17 Apr 2012

Stunning earth images from space

As well as keeping an eye on the weather here in the UK, I also like to look at the stunning images that are captured by the satellites orbiting the earth.

It’s often easy to forget that as well as monitoring the clouds for the weather community and keeping the global communication networks running, they also monitor the surface of the earth.

There are a number of satellites that provide detailed daily coverage of the earth’s surface and they also have the ability to take area focused images when required.

I thought I’d share with you some fairly recent images that are particularly striking.

This first image shows dust in the air over the Sea of Japan. Strong winds over Mongolia on the 8 April whipped up dust into the atmosphere which was then carried eastwards towards Japan the following day. The haze of muddy brown shows the path of the dust clearly.

On 5 April, lightning struck some vegetation in Osceola National Forest’s Pinhook Swamp in Florida. As the area is in a long-term drought, the vegetation was very dry and easily caught fire.

This image shows the plume of smoke rather concentrated at the point of the fire, subsequently spreading outwards and thinning out as it moves towards the coast.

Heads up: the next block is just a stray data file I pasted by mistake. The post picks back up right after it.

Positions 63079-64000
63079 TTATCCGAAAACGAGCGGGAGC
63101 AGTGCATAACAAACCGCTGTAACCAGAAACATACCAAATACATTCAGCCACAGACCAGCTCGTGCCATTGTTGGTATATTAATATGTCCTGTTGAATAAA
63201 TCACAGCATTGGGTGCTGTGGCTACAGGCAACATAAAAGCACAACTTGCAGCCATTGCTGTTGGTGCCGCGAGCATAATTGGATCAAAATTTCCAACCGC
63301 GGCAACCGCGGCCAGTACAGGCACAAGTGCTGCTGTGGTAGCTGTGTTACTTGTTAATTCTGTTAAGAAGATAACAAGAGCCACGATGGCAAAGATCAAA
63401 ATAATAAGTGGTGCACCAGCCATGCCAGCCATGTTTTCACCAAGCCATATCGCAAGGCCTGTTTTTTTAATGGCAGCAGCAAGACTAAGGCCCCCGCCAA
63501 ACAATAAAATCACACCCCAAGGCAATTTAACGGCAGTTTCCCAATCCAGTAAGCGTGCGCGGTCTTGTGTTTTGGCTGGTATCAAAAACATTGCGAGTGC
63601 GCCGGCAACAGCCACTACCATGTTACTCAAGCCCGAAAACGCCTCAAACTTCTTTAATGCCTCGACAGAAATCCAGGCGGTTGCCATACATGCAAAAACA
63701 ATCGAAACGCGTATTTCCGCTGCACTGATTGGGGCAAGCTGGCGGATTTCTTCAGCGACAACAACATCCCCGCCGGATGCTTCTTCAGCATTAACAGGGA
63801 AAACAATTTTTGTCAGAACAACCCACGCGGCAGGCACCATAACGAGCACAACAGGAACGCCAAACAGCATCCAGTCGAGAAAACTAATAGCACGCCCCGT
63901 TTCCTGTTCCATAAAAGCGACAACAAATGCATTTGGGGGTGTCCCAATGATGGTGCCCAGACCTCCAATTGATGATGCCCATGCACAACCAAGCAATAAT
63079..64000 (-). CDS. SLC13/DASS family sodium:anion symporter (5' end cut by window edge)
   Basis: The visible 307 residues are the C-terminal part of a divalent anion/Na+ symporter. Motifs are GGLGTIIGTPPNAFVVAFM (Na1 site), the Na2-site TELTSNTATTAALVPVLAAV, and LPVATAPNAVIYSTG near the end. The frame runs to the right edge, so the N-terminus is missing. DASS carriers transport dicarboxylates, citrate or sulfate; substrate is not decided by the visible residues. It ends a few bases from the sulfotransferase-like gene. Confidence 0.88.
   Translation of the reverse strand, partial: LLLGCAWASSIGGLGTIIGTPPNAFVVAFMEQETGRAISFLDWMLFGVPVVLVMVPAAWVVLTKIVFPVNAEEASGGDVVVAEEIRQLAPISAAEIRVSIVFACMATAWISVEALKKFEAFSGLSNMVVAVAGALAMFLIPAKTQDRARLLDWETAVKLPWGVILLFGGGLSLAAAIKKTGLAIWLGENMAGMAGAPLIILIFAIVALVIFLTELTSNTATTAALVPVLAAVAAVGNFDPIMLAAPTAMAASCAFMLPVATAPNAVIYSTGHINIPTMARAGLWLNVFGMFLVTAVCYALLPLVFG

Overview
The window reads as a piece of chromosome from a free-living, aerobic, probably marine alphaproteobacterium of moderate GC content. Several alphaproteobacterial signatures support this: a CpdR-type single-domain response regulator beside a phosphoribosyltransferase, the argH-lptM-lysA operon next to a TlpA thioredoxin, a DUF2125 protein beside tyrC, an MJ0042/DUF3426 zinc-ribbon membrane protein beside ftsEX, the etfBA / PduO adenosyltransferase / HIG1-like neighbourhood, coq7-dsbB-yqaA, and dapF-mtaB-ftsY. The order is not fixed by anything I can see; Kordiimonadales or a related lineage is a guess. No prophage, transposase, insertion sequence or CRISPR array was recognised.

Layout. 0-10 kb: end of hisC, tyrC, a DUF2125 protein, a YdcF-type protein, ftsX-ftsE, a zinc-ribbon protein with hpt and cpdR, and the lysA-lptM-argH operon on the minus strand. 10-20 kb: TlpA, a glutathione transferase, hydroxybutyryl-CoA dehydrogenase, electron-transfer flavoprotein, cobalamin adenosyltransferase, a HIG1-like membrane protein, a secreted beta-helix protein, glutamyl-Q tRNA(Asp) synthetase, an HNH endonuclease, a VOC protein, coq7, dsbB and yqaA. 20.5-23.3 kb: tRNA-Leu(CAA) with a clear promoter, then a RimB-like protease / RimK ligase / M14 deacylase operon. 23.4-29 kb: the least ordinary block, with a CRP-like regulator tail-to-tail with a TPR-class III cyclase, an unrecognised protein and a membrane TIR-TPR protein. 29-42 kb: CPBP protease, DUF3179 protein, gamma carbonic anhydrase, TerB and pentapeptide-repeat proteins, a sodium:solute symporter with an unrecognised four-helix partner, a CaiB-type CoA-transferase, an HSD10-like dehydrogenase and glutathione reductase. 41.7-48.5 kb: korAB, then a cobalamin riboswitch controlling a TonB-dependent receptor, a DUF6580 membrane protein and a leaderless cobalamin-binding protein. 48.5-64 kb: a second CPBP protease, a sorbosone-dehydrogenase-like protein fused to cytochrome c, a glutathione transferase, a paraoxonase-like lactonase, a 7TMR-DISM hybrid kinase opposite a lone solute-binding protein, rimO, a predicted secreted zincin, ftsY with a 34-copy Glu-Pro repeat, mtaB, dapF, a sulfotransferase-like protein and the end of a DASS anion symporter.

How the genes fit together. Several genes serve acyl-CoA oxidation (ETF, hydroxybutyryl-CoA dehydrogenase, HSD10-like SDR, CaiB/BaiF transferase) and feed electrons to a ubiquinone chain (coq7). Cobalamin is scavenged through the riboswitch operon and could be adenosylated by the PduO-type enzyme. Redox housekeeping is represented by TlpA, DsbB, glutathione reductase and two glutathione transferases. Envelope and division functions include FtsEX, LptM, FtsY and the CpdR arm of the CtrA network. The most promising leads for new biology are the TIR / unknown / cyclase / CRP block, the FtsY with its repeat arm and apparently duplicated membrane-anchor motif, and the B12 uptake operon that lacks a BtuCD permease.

An astronaut aboard the International Space Station took this amazing image of Shanghai, China at night. This city, with an estimated population of 23 million people (according to 2010 census), sprawls outwards from the centre with the light from roads and buildings creating this circuit board-like pattern amidst the night-time darkness.

This final image resonates with me the most as it has a meteorological link. Jan Mayen, an isolated Norwegian Island in the north Atlantic Ocean has a volcano on it that reaches 2,200m up.

Lots of cumulus clouds have formed over the ocean, but notice that to the south of the island, the clouds have a spiralling pattern.

This has been caused by the northerly wind flow being disturbed as it hits the volcano on the island. The air then retains a spiralling eddy motion that continues southwards and gives the clouds these distinguished appearance – known as Von Kármán vortices.

These are just a selection of images available. If you would like to see more of them, you can visit the NASA Visible Earth website here.

Don’t forget, if you see any weather imagery that you would like explaining, you can always contact me on Twitter – @liamdutton

Images courtesy of NASA Visible Earth Project

Tweets by @liamdutton